However, there was no sufficiently precise and dignified synonym for the word c-c-communist.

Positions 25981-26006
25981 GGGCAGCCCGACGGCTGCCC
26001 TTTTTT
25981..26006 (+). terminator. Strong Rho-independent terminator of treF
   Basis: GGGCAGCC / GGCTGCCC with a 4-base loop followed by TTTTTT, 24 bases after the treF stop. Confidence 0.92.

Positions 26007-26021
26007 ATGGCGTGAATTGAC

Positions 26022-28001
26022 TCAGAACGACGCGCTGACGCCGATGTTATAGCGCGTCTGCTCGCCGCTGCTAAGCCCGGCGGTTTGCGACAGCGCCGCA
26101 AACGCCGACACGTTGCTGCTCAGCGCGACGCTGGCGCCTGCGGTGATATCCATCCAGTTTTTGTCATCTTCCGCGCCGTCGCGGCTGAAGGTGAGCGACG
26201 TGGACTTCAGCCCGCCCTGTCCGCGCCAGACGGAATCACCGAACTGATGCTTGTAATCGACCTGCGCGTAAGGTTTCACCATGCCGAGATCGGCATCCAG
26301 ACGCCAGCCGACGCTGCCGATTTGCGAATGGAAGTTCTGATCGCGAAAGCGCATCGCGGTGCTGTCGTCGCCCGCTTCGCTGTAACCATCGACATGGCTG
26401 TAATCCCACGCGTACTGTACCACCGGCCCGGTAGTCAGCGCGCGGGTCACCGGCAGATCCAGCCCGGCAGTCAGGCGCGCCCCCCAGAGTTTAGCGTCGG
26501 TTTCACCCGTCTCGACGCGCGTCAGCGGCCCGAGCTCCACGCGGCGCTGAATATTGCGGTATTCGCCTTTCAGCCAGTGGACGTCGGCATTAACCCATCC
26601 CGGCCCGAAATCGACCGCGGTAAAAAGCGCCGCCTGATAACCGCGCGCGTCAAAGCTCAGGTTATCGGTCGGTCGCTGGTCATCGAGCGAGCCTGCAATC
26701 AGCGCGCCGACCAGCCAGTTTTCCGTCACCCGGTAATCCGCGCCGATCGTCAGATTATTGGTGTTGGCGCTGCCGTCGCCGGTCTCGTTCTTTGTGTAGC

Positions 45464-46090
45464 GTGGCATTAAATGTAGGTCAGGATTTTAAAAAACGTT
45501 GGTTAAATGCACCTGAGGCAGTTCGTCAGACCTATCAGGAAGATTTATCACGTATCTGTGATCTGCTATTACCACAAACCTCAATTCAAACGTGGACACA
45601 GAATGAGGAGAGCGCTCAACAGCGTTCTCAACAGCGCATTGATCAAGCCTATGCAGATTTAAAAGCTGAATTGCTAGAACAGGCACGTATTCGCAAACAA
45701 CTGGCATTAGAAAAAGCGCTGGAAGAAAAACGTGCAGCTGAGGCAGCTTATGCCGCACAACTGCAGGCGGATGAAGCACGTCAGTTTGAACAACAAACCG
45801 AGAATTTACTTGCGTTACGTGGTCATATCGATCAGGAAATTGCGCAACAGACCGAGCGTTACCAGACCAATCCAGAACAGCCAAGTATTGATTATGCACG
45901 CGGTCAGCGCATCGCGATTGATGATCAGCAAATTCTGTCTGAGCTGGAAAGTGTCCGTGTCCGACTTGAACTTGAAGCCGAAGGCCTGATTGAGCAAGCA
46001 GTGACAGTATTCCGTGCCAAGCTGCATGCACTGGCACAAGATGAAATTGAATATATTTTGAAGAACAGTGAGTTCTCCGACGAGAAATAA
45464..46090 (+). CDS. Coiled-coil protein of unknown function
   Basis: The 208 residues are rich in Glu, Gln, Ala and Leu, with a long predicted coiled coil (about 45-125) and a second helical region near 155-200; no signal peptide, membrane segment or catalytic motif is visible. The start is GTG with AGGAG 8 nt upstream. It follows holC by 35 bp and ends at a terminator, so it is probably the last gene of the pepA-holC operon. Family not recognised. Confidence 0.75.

Emil Strezov should have been grateful that the neighborhood gangs were harassing Kosta so much because otherwise the two of them would hardly have teamed up like that, no matter that they were similar: black-haired, dark-skinned, supposedly of medium height, but as they walked bowed, they looked small and bent. Whispering around the corners, the neighborhood quickly cached the details of that sudden arrival. In short, Emil Strezov came from a dingy town down the Iskar gorge with a frightened gaze and a single set of rough clothes, badly sewn for his already weak figure, so that his high school uniform came to him like heavenly manna. In the last war, Uncle Peter had fought side by side with Emil’s recently deceased father, and he had only one child, so he agreed to take the boy under his roof, to help him get back on his feet in the big city. In every other house Emil Strezov would probably spend the night in a shop, and in his few vacant hours he would sit alone and sullen, and there would not even be a drawer in which to hide the poems written late at night. (Verses! From the beginning we were sure you were writing verses; and what fun it would be if we got to them then!) But because Kosta stuttered, he had no friends and was terribly anxious even when he was at home; at home among his own family, where Emil Strezov’s poetry unexpectedly received a loyal audience. He listened intently and praised his poetry with awkwardly disguised enthusiasm, and the author, a lodger-friend, almost a brother, stared out the window. And in the first moments, the gaze, bathed in easy rhymes, dashed into the courtyard and at the family shoemaker’s workshop, and further the buildings of the high school, the cinema, and the chocolate factory with its burgundy facade could be seen. They could be seen well because all the surrounding houses were low: houses of common workers and war refugees, built overnight on vacant plots. Among them, the shoemaker’s two-story home stood out as an anchor of security and tranquility. Kosta’s father, Uncle Petar, was a native, born in this house that his father, who was also a shoemaker, had built, in the forgotten years when the neighborhood was still making its way through the melons fields and swamps. And by the size of the neighborhood he was not poor, and for some of us he was really rich – they said that in his house was milk on the table every morning, and on market days his wife came home with a big piece of meat. The cobbler made good money. Because, no matter how poor Yuchbunar was, we still needed shoes, and the shoes were torn and repaired, torn and repaired until one night they fell apart completely, and even then the healthy pieces of leather came into use to make a new pair.